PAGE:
As Palestinian Media Watch documents, official PA TV constantly presents to Palestinians viewers a world without Israel in which all of Israel is defined as “Palestine.” In regular news programs, Israeli places and cities like Ashkelon, Haifa, Acre, Tiberias, Jaffa, Ramle, Lod, Safed, Mt Carmel, and the Sea of Galilee are described as “Palestinian,” “ours” or as part of “my country Palestine.”

The following documentary has been shown many times on Palestinian TV:

By referring to even those cities which have always been Israeli as “historically Palestinian”, Sherwood is not only parroting Palestinian anti-Zionist propaganda, but in effect imputing ‘moderation’ to Abbas for the mere act of relinquishing territorial claims for which there is absolutely no moral or legal basis.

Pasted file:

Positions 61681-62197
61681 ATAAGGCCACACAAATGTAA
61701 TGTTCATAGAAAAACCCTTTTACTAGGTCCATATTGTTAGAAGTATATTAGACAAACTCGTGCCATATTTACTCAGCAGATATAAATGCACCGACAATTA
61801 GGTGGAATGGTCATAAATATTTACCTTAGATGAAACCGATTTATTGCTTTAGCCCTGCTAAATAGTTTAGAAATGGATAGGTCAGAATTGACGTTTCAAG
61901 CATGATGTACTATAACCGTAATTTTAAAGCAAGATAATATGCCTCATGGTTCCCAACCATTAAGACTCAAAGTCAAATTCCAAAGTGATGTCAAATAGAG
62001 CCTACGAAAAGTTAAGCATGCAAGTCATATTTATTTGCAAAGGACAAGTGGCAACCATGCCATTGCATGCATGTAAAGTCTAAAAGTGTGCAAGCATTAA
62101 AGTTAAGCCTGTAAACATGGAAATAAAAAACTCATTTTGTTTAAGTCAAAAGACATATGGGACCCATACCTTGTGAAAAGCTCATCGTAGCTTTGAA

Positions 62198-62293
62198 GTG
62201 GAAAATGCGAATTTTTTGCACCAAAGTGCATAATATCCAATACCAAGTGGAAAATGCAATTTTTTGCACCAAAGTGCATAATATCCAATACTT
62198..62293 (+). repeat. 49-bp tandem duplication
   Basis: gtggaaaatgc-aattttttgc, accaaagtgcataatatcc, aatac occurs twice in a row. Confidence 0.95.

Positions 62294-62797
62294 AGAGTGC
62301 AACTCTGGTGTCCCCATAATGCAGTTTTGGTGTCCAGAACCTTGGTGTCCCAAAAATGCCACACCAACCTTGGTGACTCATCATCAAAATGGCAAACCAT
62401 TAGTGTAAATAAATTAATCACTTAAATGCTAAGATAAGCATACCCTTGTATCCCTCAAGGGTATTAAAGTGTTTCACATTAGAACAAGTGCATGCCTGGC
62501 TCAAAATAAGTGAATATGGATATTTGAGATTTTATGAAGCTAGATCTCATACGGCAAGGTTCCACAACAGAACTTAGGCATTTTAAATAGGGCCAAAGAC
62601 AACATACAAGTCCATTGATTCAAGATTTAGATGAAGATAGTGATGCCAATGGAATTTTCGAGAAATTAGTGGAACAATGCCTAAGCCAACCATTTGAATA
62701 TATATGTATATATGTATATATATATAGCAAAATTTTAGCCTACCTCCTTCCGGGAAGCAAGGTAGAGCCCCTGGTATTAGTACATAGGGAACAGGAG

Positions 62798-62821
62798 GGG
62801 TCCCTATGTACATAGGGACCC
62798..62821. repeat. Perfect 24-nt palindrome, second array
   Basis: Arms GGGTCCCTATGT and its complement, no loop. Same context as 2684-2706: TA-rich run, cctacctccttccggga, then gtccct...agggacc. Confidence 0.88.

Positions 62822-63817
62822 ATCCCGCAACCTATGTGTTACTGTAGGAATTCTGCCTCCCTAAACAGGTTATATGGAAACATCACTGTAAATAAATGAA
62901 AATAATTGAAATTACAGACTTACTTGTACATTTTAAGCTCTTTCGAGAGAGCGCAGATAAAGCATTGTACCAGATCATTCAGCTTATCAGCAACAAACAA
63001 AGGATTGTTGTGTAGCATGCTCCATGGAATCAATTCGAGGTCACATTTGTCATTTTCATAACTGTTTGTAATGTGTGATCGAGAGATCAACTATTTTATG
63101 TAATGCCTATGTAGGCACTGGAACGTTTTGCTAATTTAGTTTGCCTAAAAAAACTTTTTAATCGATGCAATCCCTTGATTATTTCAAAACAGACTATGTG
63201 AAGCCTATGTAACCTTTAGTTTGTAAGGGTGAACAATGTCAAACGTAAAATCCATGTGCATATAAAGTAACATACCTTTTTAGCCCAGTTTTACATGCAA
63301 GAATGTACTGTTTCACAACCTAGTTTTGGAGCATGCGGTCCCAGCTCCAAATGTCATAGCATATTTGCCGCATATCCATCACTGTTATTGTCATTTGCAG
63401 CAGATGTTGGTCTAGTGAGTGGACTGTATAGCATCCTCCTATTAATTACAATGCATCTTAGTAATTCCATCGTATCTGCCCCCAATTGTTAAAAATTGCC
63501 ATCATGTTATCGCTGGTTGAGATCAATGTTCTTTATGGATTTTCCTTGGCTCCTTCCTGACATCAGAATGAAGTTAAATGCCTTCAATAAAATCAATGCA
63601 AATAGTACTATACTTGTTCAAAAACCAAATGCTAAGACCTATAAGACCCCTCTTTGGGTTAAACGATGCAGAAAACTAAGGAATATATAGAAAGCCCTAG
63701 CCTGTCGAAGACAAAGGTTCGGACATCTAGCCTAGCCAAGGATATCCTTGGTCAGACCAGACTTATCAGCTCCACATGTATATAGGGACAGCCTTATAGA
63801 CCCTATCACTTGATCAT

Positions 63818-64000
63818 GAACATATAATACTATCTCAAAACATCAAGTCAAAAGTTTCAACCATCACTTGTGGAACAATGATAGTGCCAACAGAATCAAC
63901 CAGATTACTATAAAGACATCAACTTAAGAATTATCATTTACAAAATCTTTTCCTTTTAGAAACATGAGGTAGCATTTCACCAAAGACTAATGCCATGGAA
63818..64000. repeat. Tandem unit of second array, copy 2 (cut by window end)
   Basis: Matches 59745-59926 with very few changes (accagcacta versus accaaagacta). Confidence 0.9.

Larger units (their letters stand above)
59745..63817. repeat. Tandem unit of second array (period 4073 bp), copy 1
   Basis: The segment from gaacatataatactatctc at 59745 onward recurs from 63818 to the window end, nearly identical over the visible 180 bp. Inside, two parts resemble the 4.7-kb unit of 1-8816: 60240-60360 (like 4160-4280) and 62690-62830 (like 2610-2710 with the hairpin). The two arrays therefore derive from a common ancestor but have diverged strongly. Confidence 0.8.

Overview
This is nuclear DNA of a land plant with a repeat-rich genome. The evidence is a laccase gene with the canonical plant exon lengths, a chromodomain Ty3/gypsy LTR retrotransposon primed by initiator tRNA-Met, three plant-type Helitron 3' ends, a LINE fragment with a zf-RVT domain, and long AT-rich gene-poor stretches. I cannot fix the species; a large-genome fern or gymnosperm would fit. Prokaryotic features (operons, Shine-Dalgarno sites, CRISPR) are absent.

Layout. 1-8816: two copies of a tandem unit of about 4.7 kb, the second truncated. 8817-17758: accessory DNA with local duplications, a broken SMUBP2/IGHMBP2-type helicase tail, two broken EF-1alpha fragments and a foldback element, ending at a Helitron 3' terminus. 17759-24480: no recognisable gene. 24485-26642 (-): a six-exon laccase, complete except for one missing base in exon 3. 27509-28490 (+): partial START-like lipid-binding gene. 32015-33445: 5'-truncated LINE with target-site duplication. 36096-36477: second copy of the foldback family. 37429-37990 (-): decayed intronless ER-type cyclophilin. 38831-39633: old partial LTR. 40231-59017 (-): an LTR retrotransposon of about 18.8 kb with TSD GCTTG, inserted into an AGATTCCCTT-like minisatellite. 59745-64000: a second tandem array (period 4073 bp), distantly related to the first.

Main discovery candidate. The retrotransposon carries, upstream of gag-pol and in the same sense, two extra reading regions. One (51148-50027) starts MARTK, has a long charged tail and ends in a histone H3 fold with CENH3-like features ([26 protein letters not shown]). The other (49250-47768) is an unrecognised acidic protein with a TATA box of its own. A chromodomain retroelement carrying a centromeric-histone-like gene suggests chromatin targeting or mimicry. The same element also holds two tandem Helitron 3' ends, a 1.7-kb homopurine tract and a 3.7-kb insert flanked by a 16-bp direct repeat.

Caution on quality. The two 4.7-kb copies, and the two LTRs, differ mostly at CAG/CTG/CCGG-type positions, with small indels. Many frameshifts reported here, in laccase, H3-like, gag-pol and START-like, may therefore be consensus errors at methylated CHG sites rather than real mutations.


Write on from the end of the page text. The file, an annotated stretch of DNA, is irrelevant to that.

Guardian falsely claims that most new Israeli immigrants move to the West Bank

A recent edition of The Observer (sister publication of the Guardian) published their weekly top 20 photographs, which included this image of a new Israeli immigrant being greeted outside the old airport terminal by a cheering crowd:


The photographer is Oliver Weiken of EPA.  Here’s the Observer caption:

An Israeli immigrant from the US is cheered by a crowd after her arrival at the Ben Gurion airport, near Tel Aviv. New immigrants predominantly move to Israeli settlements in the West Bank, a key negotiation point in potential new peace talks between Israel and Palestine